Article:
Urban Landscapes in the 21st Century – Part 3: The Evolution of Cities

In our last blog we described how used plastic bottles get recycled as building material in new housing projects in Sub-Saharan Africa and Central and South America. Using products we normally would throw away is one way of dealing with waste and garbage, one of our biggest challenges.

Dealing with Waste in the Urban Environment

Although cities occupy 2% of the earth’s surface, they consume a majority of its natural resources and generate more than 70% of human-activity derived waste. From earliest times we have accumulated garbage where we live or thrown it to the wayside. Archeologists and anthropologists study waste dumps created by our ancestors. Whether in cave dwellings or in early Neolithic sites garbage as a byproduct of urban living has proven to be an effective tool for understanding the way our ancestors lived.

In Classical Greece, cities like Athens handled garbage waste by developing municipal dumps outside the city walls. The Romans also used suburban dumps but added a new wrinkle, organized refuse collection. In Medieval Europe garbage and waste littered the streets of walled towns. Ditches and waterways served as open garbage dumps. Open sewers ran down the centre of many streets where accumulated garbage washed away anytime it rained.

The Industrial Revolution with ever larger urban centres required government and business to come up with better ways to handle garbage and waste management. Options included garbage as landfill, dumping, incinerating and processing to create new products. Garbage was turned into animal feed with little attention to the potential toxicity that could be passed through the food chain..

The solutions of the 19th century carried on into the 20th until well after World War II when environmental science began to influence government policy. Urban explosive growth from the mid-20th century to today has created a garbage crisis in cities in both the Developed and Developing World and sparked recycling and repurposing of garbage and waste.

Toronto,Canada is a good example of a city in transition from dumping to recycling. It took well over a century for Toronto to transition from throwing garbage away to treating it as an environmental concern. In Toronto’s 19th century years landfill sites existed throughout the city. Many buildings and homes occupied sites created from dumping of garbage for landfill. Toronto’s lakefront was a landfill site. In the 1980s Toronto ran out of local landfill and garbage dumping sites and started seeking sites many miles away from the City. That meant trucking garbage to dump it in abandoned mines or landfill dumps even beyond the Province of Ontario’s borders. For more than a decade Toronto trucked its garbage to sites in the State of Michigan. Can you imagine exporting garbage, but that’s what we were doing.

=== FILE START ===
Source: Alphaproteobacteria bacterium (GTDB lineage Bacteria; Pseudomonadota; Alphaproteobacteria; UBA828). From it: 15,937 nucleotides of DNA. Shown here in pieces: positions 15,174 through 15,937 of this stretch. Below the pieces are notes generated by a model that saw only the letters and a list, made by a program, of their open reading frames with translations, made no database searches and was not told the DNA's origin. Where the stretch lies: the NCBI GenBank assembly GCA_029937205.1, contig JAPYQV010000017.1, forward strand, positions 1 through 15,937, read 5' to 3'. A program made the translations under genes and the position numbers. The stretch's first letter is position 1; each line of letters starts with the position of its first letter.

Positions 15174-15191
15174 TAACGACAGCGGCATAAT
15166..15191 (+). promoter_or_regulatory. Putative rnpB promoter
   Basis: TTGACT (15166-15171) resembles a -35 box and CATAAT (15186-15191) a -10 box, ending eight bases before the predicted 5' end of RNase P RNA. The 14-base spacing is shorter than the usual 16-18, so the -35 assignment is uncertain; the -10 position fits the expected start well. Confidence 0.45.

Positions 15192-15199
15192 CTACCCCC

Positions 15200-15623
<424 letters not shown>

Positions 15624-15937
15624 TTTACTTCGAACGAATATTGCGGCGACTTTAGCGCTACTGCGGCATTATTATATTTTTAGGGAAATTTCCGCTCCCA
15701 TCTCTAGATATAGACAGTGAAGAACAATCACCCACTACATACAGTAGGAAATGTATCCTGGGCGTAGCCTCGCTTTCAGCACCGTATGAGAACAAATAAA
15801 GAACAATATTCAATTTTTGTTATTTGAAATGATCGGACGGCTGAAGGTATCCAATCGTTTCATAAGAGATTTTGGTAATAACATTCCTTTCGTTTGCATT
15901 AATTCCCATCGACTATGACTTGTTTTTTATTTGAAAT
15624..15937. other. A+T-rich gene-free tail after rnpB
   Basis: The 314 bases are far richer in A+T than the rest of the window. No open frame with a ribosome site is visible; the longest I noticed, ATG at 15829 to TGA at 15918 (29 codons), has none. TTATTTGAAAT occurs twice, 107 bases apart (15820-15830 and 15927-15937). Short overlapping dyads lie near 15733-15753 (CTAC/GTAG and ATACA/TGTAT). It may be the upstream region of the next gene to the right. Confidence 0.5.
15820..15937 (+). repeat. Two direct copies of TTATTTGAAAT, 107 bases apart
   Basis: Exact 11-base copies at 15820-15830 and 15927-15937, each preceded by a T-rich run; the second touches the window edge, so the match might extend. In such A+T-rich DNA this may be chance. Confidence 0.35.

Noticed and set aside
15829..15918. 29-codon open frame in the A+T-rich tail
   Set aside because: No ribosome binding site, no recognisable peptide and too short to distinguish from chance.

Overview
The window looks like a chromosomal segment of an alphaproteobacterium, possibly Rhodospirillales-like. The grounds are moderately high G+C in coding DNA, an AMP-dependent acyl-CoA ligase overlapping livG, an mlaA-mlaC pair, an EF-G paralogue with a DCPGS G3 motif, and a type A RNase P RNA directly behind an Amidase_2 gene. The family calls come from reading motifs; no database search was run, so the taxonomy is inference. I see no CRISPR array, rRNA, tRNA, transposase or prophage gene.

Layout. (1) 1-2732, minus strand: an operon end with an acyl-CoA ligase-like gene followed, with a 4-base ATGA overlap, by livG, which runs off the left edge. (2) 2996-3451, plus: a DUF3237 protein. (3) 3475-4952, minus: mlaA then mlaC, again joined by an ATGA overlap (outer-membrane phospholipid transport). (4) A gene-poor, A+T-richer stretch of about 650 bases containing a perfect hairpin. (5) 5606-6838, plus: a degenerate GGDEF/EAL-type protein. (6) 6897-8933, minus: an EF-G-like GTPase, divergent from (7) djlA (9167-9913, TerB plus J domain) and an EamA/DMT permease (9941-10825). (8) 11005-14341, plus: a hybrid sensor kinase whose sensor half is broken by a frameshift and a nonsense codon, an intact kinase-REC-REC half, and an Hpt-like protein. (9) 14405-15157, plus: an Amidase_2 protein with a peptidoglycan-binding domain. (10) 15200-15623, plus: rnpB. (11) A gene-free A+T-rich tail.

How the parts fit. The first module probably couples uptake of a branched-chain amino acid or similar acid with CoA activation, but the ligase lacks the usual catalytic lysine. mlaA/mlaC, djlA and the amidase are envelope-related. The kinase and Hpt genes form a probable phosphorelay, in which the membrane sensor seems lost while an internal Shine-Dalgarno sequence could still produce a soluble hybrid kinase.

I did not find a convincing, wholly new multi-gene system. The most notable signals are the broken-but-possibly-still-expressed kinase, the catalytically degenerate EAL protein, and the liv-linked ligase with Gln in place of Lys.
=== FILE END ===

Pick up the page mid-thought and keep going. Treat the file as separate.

Toronto, today, runs an extensive household recycling program with curbside pickup of plastic, metal, paper and kitchen waste from single family homes throughout the City. For multiple-tenanted dwellings such as apartments and condominiums, municipal recycling remains a work in progress.

Toronto has also initiated a hazardous waste recycling program covering used electronics and paints and  chemicals. The waste we can’t recycle and reuse gets processed and shipped to landfill sites the City has acquired located 200 kilometers to the west. Toronto’ goal for recycling and reuse aims at reducing garbage by 70%.

Dealing with Solid Waste in the Developing World

Urban waste is significantly greater and very different from that produced by humans living in rural environments. The average city resident in the Developed World produces 800 kilograms (1,760 pounds) of waste annually, mostly in the form of paper, plastic and metal. In the Developing World the average waste produced by rural dwellers amounts to 200 kilograms (440 pounds) per year of which 70% is organic. As rural to urban migration increases Developing World cities will face similar garbage challenges to those of the Developed World. Do they have the infrastructure and financial means to deal with increasing amounts of garbage concentrated in urban centres? Take a look at the pictures below to see just how serious the challenge is for Developing World urban and rural environments. These pictures were taken over the last 4 years and are representative of a garbage crisis that needs immediate solutions.